5 Factors to Defining Your Total Addressable Market (TAM) in the Water Industry

Update: WatrHub is now Citylitics

Citylitics Marketing

Citylitics Marketing

A lot of time can be burned chasing water utility prospects that aren’t strong customers, or won’t ever be customers. A Total Addressable Market is the market of customers that need and can buy your product or solution. There are five important factors to define in your TAM which will ensure your sales team is targeting the right municipal utilities.

1. What are your customers pain points that your technology can uniquely address?

Every water technology company has a specific pain point they cater to. The more targeted the pain point, the more likely you are to get their attention. For example, if your product targets water loss customers, look for utilities that have a water loss greater than 15% rather than a utility that just talks about conservation. Another example is looking at a utility that will have to meet new nitrogen and phosphorous permit limits in the next 3 years. They need to install specific equipment to be able to meet those limits such as Biological Nutrient Removal (BNR). This will increase the likelihood of securing meetings with the utility.

2. What regions have drivers that encourage utilities to buy your product?

Ensuring that the states you are looking at have projects for your specific product is important in converting sales. Since the drought in California, the state has mandated that every single household needs to be metered. This means an obvious target for metering companies is the state of California. Hurricanes and natural disasters will always be a problem for Texas and Florida. Cities want to be more prepared and always have to fix damaged equipment, which leads to an opportunity for many different types of water technology companies. Another hotspot for water technology company products is in areas of intense population growth, which leads to investments in water/wastewater infrastructure — specifically around Dallas, Houston & Austin.

3. What policies inhibit or accelerate the purchase of your technology in certain states?

Some states can have policies that make your water technology more favourable or that will change the way you sell your product. For example, selling biosolids technology in Connecticut differs from other states because the state doesn’t have land application permits. To optimize your work with WatrHub, it can be best to focus on states you already sell in and then expand the scope based on research.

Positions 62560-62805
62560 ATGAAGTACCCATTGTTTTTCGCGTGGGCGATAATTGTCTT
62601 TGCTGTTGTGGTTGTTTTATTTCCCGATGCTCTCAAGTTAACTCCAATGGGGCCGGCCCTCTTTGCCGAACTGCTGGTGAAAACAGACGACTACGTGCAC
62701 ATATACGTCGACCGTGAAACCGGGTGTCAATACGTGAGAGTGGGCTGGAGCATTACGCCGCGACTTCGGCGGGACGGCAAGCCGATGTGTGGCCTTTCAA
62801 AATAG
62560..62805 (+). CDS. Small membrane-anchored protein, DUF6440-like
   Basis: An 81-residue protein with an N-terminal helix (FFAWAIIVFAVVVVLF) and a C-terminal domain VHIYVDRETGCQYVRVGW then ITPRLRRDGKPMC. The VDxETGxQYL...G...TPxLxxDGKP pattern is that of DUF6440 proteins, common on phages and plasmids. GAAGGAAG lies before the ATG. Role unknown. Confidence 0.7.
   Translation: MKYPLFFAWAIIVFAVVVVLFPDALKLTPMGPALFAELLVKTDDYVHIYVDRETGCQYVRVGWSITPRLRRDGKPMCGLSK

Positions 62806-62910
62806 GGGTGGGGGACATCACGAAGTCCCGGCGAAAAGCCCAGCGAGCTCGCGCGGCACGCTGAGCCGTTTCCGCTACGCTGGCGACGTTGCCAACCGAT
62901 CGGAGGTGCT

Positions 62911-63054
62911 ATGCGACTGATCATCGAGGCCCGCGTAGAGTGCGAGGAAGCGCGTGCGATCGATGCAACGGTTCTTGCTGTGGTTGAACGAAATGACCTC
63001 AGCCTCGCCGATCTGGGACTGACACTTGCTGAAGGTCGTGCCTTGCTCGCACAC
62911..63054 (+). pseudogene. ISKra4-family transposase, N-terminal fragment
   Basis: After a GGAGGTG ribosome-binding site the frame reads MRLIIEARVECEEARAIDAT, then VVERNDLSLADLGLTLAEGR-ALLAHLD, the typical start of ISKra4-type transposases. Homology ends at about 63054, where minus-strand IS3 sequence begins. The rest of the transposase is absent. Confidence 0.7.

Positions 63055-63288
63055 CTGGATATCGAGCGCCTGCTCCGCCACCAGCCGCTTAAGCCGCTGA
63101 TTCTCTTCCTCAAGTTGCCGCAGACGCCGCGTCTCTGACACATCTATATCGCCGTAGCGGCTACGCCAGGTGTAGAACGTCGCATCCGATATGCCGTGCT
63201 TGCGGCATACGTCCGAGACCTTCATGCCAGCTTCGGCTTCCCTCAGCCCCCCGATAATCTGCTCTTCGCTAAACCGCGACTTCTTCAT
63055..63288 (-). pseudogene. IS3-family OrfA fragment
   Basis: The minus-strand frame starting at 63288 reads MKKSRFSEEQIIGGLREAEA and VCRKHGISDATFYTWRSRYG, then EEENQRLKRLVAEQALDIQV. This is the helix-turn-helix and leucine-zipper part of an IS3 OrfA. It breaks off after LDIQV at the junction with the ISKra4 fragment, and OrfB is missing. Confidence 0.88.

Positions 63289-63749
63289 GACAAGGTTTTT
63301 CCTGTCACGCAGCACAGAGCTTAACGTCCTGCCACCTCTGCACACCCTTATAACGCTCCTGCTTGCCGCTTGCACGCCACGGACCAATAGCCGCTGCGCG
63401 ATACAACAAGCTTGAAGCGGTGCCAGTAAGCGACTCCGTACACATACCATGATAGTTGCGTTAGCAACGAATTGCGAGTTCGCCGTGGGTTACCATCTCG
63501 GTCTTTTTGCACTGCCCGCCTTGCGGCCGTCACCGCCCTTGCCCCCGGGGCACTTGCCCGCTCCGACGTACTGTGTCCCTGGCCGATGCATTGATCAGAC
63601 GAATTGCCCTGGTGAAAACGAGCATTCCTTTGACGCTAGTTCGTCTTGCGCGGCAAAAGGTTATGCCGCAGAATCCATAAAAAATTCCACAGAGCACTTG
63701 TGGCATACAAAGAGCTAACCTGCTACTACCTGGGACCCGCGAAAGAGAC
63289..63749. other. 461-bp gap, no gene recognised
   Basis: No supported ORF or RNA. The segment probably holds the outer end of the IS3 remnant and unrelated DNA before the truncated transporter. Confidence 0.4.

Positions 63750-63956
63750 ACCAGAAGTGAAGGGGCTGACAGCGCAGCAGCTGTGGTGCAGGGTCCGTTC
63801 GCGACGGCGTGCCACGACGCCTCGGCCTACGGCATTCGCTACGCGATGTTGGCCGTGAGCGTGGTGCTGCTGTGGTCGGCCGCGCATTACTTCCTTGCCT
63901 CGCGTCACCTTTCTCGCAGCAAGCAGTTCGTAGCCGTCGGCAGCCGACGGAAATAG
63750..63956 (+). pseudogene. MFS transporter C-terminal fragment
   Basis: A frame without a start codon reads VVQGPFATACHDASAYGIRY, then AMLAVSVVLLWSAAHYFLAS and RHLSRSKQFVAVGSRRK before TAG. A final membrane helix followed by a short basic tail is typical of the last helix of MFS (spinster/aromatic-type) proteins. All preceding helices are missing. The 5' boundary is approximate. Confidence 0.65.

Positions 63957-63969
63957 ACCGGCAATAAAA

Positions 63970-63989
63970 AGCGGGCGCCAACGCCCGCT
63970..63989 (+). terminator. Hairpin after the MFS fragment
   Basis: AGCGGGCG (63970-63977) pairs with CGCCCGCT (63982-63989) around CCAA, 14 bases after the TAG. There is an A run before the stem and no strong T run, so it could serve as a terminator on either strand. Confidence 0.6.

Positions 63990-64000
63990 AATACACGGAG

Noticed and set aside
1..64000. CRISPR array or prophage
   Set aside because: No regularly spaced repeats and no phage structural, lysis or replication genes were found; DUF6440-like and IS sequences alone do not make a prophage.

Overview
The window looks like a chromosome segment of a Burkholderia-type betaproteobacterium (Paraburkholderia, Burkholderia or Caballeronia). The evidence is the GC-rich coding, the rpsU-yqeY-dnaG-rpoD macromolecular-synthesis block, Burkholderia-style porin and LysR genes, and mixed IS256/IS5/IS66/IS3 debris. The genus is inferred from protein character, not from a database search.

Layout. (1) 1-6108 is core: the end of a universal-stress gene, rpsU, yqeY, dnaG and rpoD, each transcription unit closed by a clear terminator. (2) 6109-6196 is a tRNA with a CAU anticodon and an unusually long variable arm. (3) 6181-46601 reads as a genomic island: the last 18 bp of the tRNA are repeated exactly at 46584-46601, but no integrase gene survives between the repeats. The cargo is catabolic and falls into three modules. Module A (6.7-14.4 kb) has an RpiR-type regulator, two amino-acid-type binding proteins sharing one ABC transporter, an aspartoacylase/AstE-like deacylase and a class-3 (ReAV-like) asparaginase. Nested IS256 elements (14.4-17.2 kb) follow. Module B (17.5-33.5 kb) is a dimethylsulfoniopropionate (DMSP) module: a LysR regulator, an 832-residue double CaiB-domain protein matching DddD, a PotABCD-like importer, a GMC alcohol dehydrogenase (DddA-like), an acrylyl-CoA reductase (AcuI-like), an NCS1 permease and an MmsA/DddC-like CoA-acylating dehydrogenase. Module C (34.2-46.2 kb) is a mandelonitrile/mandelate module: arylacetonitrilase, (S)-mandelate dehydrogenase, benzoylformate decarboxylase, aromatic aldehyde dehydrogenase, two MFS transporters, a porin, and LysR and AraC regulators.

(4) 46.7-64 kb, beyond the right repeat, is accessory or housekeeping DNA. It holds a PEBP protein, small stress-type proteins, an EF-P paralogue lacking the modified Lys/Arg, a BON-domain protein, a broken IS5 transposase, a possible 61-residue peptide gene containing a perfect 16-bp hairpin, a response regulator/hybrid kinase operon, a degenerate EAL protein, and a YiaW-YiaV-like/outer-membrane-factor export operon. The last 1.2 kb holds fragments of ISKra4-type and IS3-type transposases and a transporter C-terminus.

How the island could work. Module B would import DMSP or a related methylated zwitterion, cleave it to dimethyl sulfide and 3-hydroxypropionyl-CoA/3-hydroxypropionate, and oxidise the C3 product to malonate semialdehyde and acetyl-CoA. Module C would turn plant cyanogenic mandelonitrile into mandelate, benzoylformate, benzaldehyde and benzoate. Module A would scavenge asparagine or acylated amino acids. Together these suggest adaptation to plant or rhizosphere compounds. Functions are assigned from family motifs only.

4. What sizes of utilities do you have the most success with?

Look at your previous sales wins and losses and try to find some common patterns in which size of utilities you most often convert to your sales pipeline. Size criteria can be anything from population served, number of service connections or flow rate (MGD). Clients find that they can have more success with smaller utility customers because bigger utilities can have ties to certain companies beforehand and there can be more competition with larger cities when bidding in an RFP. Larger cities also have longer sales cycles because of more bureaucracy to go through. Smaller to medium sized utilities can be better targets because there are more of them and its harder for sales representatives to keep track of their activities. They also have faster sales cycles.

5. What regions have strong data availability?

Some states have more information than others on their water utility websites. Since WatrHub collects information from utilities, we cannot access information that is not available or posted. Therefore, it becomes more difficult to identify whether those utilities meet your TAM criteria. Gulf states like Mississippi, Louisiana, and Alabama tend to have a very low digital presence.

Knowing your TAM inside and out is your first step to success in building a winning sales strategy. It ensures you don’t waste time on prospects that don’t make sense, or that can’t use your product. Clients that work with WatrHub see that up to 94% of their prospects meet their TAM criteria, which leads to a fast sales cycle. To have the best results, remember to examine where you have had the most success, why utilities buy your product, and to focus on your most promising targets. When clients first sign-on with WatrHub, they are often surprised at what the data says about their market and what utilities to target, so it’s important to keep an open mind.

For example, WatrHub worked with FATHOM, a water billing solutions company, to develop 24 distinct criteria including the size, growth rate, and water loss to define their total addressable market. This narrowed down the universe of 50K water utilities into a few thousand utilities so the sales team could focus their energy and accelerate their sales pipeline. Ultimately, it resulted in a 3X acceleration in Sales Pipeline conversion after 18 months.

Setup an internal brainstorm around your TAM and targeting strategy with your WatrHub Customer Success Manager or an Account Manager to help you find your market sweet spot!

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